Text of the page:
# Inflection point of non continuous or non differentiable function

• player1_1_1
In summary, the conversation discusses three functions and their potential inflection points. The first two functions do not meet the definition of an inflection point because they are not continuous at the point of potential inflection. The third function may qualify as an inflection point due to a change in concavity at the point, but it ultimately depends on the definition being used.

## Homework Statement

three functions:
$$y=\begin{cases}\arctan \frac{1}{x}\ x\neq0\\ 0\ x=0\end{cases}$$
$$y=\frac{1}{x}, y=|x^2-1|$$ and what about inflection point?

## The Attempt at a Solution

first function is concave on left of 0, convex on right, so from definition it should be inflection point, but its not continuous in this point, a function need to be continuous in this place or not?
in 2, $$x=0$$ should be inflection point, but its not in the domain, so is there inflection point?
in 3, function is continuous in $$x=1$$ but not differentiable, is there inflection point or not?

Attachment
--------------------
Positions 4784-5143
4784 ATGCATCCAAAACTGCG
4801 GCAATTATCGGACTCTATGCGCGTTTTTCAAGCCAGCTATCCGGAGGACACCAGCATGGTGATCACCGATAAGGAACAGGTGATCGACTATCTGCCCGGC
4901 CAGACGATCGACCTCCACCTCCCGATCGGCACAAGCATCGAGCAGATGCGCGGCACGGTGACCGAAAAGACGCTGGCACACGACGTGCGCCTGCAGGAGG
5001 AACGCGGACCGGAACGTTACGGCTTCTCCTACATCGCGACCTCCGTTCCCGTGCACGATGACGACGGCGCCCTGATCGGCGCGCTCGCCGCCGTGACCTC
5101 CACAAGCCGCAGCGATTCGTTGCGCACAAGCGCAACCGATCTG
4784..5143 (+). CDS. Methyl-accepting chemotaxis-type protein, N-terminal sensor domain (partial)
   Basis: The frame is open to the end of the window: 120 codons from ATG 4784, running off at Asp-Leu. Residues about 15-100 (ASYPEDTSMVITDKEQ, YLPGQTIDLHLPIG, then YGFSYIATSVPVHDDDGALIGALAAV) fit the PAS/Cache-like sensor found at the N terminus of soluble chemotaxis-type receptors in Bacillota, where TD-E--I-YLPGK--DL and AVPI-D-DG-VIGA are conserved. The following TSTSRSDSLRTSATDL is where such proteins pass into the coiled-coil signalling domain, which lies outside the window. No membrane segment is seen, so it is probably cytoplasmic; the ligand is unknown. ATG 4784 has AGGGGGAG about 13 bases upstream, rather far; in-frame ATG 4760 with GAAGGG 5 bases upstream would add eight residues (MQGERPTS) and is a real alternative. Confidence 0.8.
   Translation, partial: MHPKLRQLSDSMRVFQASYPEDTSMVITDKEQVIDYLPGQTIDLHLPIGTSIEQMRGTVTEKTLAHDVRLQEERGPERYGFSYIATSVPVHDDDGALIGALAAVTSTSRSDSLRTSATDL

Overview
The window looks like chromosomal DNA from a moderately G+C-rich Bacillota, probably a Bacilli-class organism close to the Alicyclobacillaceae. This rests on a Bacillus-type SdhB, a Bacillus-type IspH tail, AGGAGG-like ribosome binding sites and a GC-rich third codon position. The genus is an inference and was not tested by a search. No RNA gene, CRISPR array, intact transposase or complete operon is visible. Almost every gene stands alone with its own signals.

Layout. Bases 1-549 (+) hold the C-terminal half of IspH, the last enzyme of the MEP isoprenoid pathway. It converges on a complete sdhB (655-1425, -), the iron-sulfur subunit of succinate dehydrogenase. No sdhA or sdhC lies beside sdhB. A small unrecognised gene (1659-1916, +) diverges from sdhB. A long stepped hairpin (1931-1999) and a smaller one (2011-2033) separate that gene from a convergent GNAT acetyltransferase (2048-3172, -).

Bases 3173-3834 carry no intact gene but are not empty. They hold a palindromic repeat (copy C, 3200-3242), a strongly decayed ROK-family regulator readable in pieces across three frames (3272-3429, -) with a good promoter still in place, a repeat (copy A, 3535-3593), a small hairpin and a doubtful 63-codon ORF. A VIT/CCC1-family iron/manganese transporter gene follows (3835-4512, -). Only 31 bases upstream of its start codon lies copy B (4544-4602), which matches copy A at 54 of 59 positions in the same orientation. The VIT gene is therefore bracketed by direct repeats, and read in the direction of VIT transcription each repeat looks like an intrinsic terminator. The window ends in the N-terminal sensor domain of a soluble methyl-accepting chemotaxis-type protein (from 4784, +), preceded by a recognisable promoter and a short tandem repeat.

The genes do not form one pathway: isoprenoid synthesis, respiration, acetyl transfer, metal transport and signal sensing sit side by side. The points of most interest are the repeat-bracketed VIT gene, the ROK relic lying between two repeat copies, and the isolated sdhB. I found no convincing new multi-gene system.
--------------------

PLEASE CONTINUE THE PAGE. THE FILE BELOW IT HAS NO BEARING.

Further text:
up,.

player1_1_1 said:

## Homework Statement

three functions:
$$y=\begin{cases}\arctan \frac{1}{x}\ x\neq0\\ 0\ x=0\end{cases}$$
$$y=\frac{1}{x}, y=|x^2-1|$$ and what about inflection point?

## The Attempt at a Solution

first function is concave on left of 0, convex on right, so from definition it should be inflection point, but its not continuous in this point, a function need to be continuous in this place or not?
in 2, $$x=0$$ should be inflection point, but its not in the domain, so is there inflection point?
in 3, function is continuous in $$x=1$$ but not differentiable, is there inflection point or not?

It probably depends on the definition your text gives. Most say it must be a point on the graph where the concavity changes. That would rule out the first two. I would say the third qualifies because of the change in concavity at the point. But your mileage may vary.

thx!